In reference to Nick Clark’s article (“BBC fails to cast unknown actors”, 28 May) I’m not surprised by this at all nor, unfortunately, by some of the comments it’s attracted.
I’ve been a professional actor for nearly 27 years, working at all levels of live and recorded work. I work exclusively as a performer. I don’t need (at the moment) a second job, and after expenses have been taken off my turnover, I make between £18,000 and £19,000 a year, which is less than the starting wage for a teacher or nurse or trainee manager at McDonald’s.
For my money I work very long hours all over the country, and must endure exploitative and sometimes unsafe working conditions.
Why don’t I do something else? I don’t want to: I’m good at my job and don’t see why I shouldn’t be sufficiently rewarded for it.
Chronic low pay is endemic in the arts, for particular reasons:
1. Funding – before anybody splutters: “Why should my hard-earned wages subsidise some arty nonsense that I won’t want to see anyway”, the simple fact is that for every £1 invested in the arts, the UK Treasury makes back at least £2.
Yet despite this, funding is cut and in some local authorities non-existent; but without it the arts cannot flourish and artists cannot survive financially.
2. Exploitation – the arts, sadly, is full of examples of exploitation, bullying and abuse (verbal, physical and sexual) and many artists do not feel empowered to speak out because they might get labelled as “difficult”; nothing moves faster than a negative reputation.
This means that employers, producers and bookers will always drive down wages and conditions to their own advantage and artists will take their offers; it’s a self-perpetuating circle which drives this old “luvvie” bonkers.
Unions such as Equity do some very good work to combat this but they are hampered by restrictive labour laws and their own members’ unwillingness to speak out, and feelings of powerlessness about speaking out. When I hear an actor interviewed and they say: “Oh yes, I’ve been very lucky”, this just perpetuates this idea that we should be somehow grateful that we’ve got a job handed to us by some benevolent master from above. I want to say to them: “You aren’t lucky; you’re considered the best person for the job – that isn’t luck, that’s talent. Well done.”
There needs to be more respect for the artist and, to my colleagues I say, self-respect is a big part of that.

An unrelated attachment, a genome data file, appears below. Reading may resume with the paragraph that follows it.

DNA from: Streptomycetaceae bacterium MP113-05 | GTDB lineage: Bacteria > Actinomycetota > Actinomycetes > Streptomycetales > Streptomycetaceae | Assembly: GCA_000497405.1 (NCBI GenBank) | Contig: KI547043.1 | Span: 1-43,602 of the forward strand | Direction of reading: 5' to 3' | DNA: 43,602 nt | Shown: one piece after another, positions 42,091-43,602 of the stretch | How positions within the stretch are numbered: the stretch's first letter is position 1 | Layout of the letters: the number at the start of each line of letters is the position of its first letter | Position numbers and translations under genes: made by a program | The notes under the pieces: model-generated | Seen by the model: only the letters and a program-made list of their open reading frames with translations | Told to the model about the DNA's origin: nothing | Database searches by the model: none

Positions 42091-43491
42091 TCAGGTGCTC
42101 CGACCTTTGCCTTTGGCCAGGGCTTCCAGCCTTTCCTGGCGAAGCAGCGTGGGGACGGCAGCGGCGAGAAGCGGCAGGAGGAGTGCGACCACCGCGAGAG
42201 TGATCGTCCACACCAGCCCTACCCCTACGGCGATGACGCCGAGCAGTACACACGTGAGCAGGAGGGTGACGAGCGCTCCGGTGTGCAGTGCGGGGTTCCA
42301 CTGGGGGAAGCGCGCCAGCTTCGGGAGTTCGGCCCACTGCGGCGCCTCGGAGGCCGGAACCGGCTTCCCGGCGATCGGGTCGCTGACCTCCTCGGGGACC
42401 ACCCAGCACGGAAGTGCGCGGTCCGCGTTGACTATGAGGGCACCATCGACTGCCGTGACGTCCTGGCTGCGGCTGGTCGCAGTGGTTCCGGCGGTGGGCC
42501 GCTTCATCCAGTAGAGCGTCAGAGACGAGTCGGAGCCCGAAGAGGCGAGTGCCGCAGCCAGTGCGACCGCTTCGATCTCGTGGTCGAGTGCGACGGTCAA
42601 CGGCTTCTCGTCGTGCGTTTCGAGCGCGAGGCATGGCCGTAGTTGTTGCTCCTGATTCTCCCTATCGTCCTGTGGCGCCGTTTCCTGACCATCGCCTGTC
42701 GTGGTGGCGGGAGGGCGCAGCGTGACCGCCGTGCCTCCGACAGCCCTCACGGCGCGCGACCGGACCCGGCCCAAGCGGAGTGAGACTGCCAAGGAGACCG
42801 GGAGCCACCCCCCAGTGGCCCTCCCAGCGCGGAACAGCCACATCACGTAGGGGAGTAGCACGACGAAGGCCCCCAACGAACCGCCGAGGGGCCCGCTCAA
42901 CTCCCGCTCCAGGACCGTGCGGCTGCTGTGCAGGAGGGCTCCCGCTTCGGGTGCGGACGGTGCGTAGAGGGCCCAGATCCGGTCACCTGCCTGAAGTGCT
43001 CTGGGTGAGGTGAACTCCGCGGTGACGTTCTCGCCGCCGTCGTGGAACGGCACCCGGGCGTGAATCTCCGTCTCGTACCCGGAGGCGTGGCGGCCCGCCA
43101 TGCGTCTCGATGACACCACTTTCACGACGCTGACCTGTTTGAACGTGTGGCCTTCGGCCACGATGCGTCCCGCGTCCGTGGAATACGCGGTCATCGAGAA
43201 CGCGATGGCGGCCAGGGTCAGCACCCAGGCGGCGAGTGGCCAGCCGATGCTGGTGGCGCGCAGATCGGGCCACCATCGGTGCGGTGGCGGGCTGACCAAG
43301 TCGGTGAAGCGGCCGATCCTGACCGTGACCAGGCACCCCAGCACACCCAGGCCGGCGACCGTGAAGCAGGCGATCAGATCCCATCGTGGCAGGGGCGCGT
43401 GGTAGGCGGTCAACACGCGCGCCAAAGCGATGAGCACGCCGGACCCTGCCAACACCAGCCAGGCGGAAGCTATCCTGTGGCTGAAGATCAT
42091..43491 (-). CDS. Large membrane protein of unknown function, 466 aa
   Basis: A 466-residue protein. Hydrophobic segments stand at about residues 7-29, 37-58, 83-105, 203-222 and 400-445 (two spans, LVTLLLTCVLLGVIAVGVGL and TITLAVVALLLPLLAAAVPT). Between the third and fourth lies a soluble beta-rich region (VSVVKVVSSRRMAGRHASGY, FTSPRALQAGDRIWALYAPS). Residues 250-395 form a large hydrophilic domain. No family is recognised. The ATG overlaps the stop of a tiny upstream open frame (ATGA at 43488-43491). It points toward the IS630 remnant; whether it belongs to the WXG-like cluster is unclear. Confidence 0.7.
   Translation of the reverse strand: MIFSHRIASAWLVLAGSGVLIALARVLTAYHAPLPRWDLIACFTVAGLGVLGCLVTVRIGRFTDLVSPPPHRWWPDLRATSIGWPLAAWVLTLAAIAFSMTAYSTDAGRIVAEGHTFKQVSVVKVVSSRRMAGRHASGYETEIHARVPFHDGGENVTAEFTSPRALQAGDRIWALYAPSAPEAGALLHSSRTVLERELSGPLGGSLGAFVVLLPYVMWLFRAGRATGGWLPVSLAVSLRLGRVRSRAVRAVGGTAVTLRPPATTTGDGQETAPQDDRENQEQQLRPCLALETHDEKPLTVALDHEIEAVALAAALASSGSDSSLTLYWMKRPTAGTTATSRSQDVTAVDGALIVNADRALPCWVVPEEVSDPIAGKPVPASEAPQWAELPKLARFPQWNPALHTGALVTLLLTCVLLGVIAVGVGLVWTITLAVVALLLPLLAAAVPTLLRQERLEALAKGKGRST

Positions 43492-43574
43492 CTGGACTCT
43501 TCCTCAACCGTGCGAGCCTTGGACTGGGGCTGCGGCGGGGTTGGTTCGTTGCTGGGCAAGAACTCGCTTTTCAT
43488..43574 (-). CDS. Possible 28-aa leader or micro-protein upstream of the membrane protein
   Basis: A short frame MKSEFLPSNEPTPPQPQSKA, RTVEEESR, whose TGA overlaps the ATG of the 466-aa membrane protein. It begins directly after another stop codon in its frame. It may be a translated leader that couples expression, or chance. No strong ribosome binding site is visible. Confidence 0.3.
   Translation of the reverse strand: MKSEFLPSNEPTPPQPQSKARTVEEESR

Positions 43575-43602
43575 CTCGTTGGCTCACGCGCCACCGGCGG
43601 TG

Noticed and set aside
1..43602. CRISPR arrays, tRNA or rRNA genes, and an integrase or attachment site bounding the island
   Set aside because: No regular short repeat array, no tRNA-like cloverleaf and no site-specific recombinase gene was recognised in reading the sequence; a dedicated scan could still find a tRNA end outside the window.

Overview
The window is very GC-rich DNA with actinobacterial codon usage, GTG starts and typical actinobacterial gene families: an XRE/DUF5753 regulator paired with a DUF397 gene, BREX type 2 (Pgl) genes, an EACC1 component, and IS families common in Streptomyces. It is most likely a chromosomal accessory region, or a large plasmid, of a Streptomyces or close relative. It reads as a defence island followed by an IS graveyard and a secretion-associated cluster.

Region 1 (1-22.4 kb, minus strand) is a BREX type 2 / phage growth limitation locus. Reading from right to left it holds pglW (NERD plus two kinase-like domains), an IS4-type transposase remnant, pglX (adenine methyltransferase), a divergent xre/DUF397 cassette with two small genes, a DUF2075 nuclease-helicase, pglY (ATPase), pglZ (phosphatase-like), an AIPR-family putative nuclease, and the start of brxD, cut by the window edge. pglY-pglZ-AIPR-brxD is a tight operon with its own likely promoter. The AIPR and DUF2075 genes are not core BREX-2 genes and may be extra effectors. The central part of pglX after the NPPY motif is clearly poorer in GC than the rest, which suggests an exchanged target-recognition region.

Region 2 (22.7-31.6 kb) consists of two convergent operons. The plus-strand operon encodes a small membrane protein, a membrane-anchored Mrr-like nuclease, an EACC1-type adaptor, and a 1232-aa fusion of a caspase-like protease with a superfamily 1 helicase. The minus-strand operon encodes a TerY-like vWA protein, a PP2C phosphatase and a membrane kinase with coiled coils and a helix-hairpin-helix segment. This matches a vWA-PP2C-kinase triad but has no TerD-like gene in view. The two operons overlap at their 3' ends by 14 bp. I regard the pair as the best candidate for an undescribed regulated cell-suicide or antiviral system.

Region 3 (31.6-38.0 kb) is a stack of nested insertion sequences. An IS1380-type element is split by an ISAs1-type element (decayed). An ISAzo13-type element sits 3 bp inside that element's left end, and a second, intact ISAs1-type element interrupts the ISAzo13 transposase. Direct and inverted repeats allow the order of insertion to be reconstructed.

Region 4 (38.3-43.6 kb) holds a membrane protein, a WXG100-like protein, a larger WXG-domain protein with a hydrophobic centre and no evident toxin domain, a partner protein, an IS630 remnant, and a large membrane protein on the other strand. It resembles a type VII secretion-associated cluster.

We’re worth more money. Let’s end poverty wages – for everyone.
John Gregor, London N16
I’m delighted to see that Equity has protested at the BBC’s use of the same actors all the time. I can’t be the only viewer who
feels profound boredom descend at the sight of the same bunch of actors on the screen yet again.
I remember once when Dr Who went to a museum/library in a galaxy far, far away in time and space, and five more visitors arrived – and I recognised four of them!
I’ve always thought that the BBC should use its power to seek out new talent, give them their chance to be widely seen and get more work, then find new people.
But on the contrary, they just lazily use the same people over and over again, often typecasting too, which can’t be good for the actors’ development.
Henrietta Cubitt, Cambridge
Chilcot a disgrace and an insult
It is a complete disgrace and insult to all those killed and injured in the Iraq war that the Chilcot inquiry is to be gagged by the Whitehall machine determined to protect confidentiality by hiding behind issues of national security.
It seems that those families who have waited nearly five years for the outcome of the inquiry have waited in vain, as no real evidence will now ever surface as to the truth in the matter.
Dennis Forbes Grattan, Bucksburn, Aberdeen
Another British whitewash, as expected. Why should Sir Jeremy Heywood have a say in any political decision on the Chilcot inquiry or anything else? He is an unelected official who works for us.
The public know that Blair and Bush went on an oil grab and to destabilise the Middle East and will never let history be rewritten to say that the WMD excuse was anything other than a pack of lies.